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    Raleigh, NC - USA
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    Far too many......and too little time.

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  1. Et voila.... There won't be any updates as I am travelling for the next three weeks. Have fun building models.... Yves
  2. Beautiful work Jack. You have been busy. I bet it was tedious, but the result is splendid. Yves
  3. Working on a few details for improving the stern. 1) I installed the "Clutch" to hide partially the neoprene tube. After painting, it looks a lot more palatable: 2) I redid in brass wires (0.8 mm size) the two stern railings. These will be a lot stronger and I should be able to attach the two lines going back to the conning tower: Before filing..... and after, installed: Now, to paint them. Yves
  4. The shrinkage that you see, could be due to the strips being wet during the installation and drying/shrinking later on....? Since you will paint the hull, you can always use Bondo, lots of sanding, primer and a few coats of paint and varnish. Yves
  5. Finally!!! I was starting to wonder when you would be de-constructing.... 🙂 It has been a long time without it. Yves
  6. Moving along with the "extremely delicate" insertion of the rear torpedoes module. Delicate because we have the commands of the rudder to insert, the rear torpedo tube and the two propeller shafts. Before it, I had to install the rear deck light and wire it. Again, no coming back is possible, without damaging the bulkhead. I verified that both propellers are turning as they are supposed to (contra-rotations in the proper direction): So, we basically have the two ends of the submarine pretty much completed. I broke the plastic railing surrounding the rear deck light on one side. I am going to replace these plastic parts by brass wires shaped and soldered. This stuff is supposed to withstand the tension of the lines coming from the sail and the plastic part will not resist the rest of the construction. I also need to find a solution to hide the ugly couplers between the shaft and motors. In retrospect, I wish I had not cut so low...but I wanted to show the torpedo resting underneath. We'll see. Propellers, rudders and diving planes. I wish brass props could be provided either by Trumpeter or by RCsubs. The Revell folks at 1/72 have all these goodies available on the grey market. It feels almost real... Lots of wires starting to pile up: Blue and white for the rear deck light and four wires coming out of the rear module for the motors and the lights. Yves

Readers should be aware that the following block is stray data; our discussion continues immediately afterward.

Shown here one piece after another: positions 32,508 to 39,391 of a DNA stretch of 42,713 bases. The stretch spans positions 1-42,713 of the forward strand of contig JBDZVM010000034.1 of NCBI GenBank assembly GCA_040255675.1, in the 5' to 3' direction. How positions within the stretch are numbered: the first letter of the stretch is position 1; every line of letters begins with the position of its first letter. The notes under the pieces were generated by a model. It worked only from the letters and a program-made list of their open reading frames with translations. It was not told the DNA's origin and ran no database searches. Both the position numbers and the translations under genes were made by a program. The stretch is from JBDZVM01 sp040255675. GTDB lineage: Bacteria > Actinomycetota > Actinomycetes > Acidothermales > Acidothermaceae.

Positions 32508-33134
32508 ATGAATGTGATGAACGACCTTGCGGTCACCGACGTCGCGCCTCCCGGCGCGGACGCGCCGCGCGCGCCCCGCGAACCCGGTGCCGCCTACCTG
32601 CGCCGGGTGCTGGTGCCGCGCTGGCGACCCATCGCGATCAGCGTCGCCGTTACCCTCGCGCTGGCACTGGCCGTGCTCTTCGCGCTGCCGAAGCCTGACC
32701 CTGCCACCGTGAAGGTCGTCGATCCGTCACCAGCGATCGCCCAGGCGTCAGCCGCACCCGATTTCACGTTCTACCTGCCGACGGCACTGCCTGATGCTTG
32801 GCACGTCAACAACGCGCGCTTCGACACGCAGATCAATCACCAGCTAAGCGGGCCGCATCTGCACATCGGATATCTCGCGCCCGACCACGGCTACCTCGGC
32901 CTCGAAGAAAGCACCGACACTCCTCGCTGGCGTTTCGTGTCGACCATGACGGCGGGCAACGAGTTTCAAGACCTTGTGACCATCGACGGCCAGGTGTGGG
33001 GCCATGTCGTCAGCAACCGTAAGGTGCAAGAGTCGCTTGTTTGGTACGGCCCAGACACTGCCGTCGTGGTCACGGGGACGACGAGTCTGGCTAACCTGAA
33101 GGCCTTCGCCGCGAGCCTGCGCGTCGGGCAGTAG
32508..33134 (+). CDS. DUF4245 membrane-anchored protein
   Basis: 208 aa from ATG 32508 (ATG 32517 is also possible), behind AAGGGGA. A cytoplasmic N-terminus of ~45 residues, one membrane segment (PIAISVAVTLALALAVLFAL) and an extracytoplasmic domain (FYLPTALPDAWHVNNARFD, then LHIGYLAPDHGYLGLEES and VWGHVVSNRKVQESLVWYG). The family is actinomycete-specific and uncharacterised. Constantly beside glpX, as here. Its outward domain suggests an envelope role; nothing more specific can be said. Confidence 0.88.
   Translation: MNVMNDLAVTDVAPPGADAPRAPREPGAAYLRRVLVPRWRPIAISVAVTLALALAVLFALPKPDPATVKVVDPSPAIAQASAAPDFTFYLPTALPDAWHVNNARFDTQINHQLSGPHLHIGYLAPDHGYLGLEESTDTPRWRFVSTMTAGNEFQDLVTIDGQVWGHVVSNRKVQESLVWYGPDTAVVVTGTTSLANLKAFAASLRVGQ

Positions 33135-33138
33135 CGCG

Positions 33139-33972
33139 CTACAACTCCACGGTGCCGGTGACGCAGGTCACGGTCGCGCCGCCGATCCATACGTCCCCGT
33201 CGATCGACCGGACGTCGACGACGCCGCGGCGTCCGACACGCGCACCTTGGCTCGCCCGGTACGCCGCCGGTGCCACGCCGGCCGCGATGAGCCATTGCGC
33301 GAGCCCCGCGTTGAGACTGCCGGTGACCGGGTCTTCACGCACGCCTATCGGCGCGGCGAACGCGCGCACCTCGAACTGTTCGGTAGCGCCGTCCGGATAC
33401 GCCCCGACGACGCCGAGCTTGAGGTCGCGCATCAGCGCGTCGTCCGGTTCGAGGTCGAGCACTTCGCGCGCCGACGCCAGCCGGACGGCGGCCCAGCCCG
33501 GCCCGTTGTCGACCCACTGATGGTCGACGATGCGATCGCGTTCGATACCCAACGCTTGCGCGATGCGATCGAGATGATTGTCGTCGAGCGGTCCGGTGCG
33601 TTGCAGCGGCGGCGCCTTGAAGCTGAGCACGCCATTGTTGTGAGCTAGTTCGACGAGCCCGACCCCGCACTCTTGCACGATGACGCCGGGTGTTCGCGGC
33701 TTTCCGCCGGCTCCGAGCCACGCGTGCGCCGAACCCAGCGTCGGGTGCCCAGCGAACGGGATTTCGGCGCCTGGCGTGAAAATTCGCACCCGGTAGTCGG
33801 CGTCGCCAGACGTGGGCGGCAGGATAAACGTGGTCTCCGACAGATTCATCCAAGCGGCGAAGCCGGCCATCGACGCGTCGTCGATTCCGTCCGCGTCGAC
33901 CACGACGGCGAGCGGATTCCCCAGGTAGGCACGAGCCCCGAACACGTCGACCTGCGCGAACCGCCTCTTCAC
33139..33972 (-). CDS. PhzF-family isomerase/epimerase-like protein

7. I agree completely with you. The Baltic camouflage is also my favorite. For the PE parts, just make sure you use a good primer (not Vallejo). Yves
  8. It is looking gorgeous. Beautiful work. You could almost not paint the model, as your assembly is so clean. Yves
  9. Fabulous work and great pictures to explain your approach. That is a difficult deck, because of the convex shapes in both directions. Yves
  10. Trumpeter's solution to the mechanism of the front diving planes. Actually not too bad and quite close to the prototype. Again, the kit implementation of the anchor windlass. 95% of it will be invisible. Can you pinpoint the original Vallejo primer peeling away from the PE parts? That primer is excellent on plastic parts but to be absolutely avoided on brass parts. Fortunately, all this decaying is not visible. Yves
  11. Thank you for the suggestions and comments. Yes, I agree with Katuna that most kits (especially Revell 1/72 which is an excellent base) are over weathered. I can understand the impulse and creative juice (no pun intended) that can flow when you are starting such endeavor. I have not seen pictures of real Type VII-c showing such a distress on their hull, even towards the end of the war, when maintenance was limited to the essential and panic was starting to be present in the axle forces. So we will for now, discard solution #3. Solution 1 is what you will normally see in Museums: models are presented in perfect conditions and all details are immaculate. Solution 2, offering a "matt" finish with saline streaks and a tiny amount of rust and flaking was for me the best approach. The following picture shows the approach I took on the left, whereas the right part of the stern, shows the Museum approach with glossy paint (simply wet). The difference is striking. So, the entire hull has been finished, besides some details (rust and algae). I will be showing more pictures of it, in the future. In the meantime, I wanted to start inserting a module into the hull. And the front torpedo compartment is an excellent candidate for that decisive phase of the assembly. It is still missing the anchor winch and a couple of air tanks that I will be adding later on, once the module is in place in the hull. The torpedo hatch has been completed: a kingdom of rust sealed by a heavy door (missing in the kit). "Alea Jacta Est" as the Romans used to say: The compartment is glued and there is no coming back..... A few more pictures.... Now, to work on the anchor winch, air tank and the diving plane mechanism. Yves

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